I’m writing this column to apologize to Rose Browning.
Remember way back in April, when I wrote a column about strange and interesting words? Remember, America’s number one favorite word was “defenestration”?
Why do I hear nothing but crickets chirping?
Well, I did, and I got a lot of fun responses to my question about whether anyone could think of interesting words of their own. I received several e-mails, and responses on my LiveJournal internet account, where most of my friends are writers with their own interest in words.
And I got one actual, honest to goodness letter. In this day and age of instant e-mails, do you realize what a pain it must be to actually write, address, and mail a letter? It was so cool that someone appreciated my column enough to write one!
I put it in my little black bag of writing ideas (I really have one), with the plan of doing a sequel to the word column and including her comments. Then Real Life hit me, with all the speed of a Japanese bullet train but none of the gentleness, and there the letter lay all through the summer and fall. So, you see why I owe her an apology.
Mrs. Browning lives in Florida, and she was once a classroom teacher. Imagine that, a teacher writing to say she enjoyed my column. Let’s face it: my columns are a teacher’s nightmare. I’m the master of sentence fragments and odd punctuation, I usually can’t identify my own theme, and if I was getting graded as a traditional essay, my grade would rhyme with my brother’s name: Jeff.
But she was willing to look beyond that, because words are fun. Mrs. Browning told me that the first word she taught her sophomores, on the first day of school, was “obsequious” – to kiss up.
Why couldn’t I have teachers like that? (On an unrelated note, “sophomore” is kind of a silly word.)
Among her other favorite words:
“Pulchritude”. Must be horrible, huh? It sounds like something that happens to the head of lettuce that you forgot was in your crisper drawer. “Oh, my gosh, I’ve never seen such pulchritude!”
It means “beautiful”.
Mrs. Browning also mentioned that, and I have to quote here, “Pulchritude does not slide across the tongue like reciprocity. Reciprocity just feels good as it slips languidly out of the buccal cavity.” Makes you wonder whether to shower or take antibiotics, huh? Why can’t I write like that? Her vocabulary outstrips mine like a Vegas showgirl. Why can’t I find a five syllable word for “Vegas showgirl”? I mean, one I can put in a column?
She’s now involved in the International Baccalaureate Program where, she says, they find unique ways to say common things. What else would you expect, from a group with the word Baccalaureate in their title? It’s an international program, which makes me wonder if they sit around, discussing why English is such a strange language.
“We don’t have a general meeting, we have a plenary.” I had one of those once, but luckily I still had antibiotics left over from when I got that pulchritude in my buccal cavity.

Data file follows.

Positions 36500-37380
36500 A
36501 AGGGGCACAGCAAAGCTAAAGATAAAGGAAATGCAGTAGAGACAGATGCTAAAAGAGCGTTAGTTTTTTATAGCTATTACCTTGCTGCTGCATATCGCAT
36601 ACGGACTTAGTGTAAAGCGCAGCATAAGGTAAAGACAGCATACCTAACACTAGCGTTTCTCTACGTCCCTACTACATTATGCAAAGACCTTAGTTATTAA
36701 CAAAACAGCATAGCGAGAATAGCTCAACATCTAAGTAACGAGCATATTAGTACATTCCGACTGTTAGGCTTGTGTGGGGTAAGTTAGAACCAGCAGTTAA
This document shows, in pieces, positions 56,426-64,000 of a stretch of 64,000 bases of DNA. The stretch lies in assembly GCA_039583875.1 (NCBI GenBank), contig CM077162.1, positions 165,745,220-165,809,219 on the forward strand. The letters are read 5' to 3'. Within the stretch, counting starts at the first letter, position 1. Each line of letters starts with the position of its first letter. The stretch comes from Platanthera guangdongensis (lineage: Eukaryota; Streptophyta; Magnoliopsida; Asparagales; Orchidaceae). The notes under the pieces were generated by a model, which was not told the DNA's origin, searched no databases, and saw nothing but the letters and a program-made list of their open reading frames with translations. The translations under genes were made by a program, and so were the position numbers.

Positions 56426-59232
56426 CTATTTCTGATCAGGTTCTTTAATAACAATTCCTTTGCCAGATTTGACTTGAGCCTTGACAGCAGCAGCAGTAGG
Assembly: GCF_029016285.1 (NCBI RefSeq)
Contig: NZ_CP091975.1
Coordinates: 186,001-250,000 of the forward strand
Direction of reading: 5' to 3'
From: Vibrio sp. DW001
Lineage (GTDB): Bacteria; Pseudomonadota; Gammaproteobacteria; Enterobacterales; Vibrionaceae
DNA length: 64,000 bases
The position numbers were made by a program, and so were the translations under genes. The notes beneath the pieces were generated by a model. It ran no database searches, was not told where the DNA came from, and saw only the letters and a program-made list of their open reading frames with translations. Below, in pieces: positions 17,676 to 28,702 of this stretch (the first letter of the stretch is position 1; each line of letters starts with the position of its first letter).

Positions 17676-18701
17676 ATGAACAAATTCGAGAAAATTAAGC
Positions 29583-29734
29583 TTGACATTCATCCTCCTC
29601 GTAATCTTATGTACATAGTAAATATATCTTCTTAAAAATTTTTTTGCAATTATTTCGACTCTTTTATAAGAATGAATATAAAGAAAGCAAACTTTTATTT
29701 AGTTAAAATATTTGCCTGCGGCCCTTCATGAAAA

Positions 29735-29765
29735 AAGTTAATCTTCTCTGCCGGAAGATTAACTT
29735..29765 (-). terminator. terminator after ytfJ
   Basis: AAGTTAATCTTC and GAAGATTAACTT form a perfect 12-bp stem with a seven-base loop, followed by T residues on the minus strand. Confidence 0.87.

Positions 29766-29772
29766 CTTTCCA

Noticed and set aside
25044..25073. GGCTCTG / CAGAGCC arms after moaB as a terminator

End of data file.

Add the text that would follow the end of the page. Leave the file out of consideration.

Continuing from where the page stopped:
“Students who are in their second to last year of school are in their penultimate year.” Ha, fooled her – I knew that word.
“People who give tests are not test administrators, they are invigilators.” Ha … heh … I know penultimate. Another word for invigilator is proctor, but you can imagine how that can cause trouble when you’re discussing buccal cavities.
Ah, I do adulate Rose Browning.
Over on the Livejournal side, my friend Redwolfoz (I’m fairly sure that’s not his real name) likes the word “disarticulate”, which I do while standing in front of crowds. Mr. Wolfoz (he never has given me permission to call him Red) isn’t so thrilled with the word “deglove”, because of an experience that can only be legally discussed in a medical journal. Please, I beg of you, don’t ask him to explain.
I got several good words from Beer_good_foamy. Did I mention these aren’t their real names? “Foamy” is a fun word, by the way, especially after several beers. Beer (it’s okay, we’re on a first name basis) suggested:
“Nincompoop.” I know several of those, although they’re not that much fun.
“Spiffy.” That’s a spiffy was of saying “neat”. Actually, it’s a neat way of saying “spiffy”.
“Gobbledygook”. This word is written, in Latin, above the main entrance to all of the federal buildings in Washington, D.C. It’s nice to know our representatives still stand for something, even if they don’t know what.
“Cromulent”. Okay, this is going to take a minute. Cromulent is, according to the Urban Dictionary, in an ironical sense to mean legitimate, so when you say cromulent, you’re saying something’s legitimate, but in a way that indicates it isn’t. I thought we were done talking about Congress?
“Far-fetched.” Which brings us back to cromulent. Or, possibly, to the pet dog of a major league baseball pitcher.
“Procrastinate.” I never got around to looking that one up. (An oldie but a goodie.)
And finally, “Antidisestablishmentarianism”. The great thing about double negatives is that you can insult someone, and be out of range by the time they figure it out. Beer_good_foamy is quick to point out that he (uh – she? Is Beer a boy or girl name?) is against that, and so is actually anti-antidisestablishmentarianism. Just so you know.
Next week: We’ll make Mrs. Browning sorry she ever brought it up. And we’ll look for a longer word that means “it”.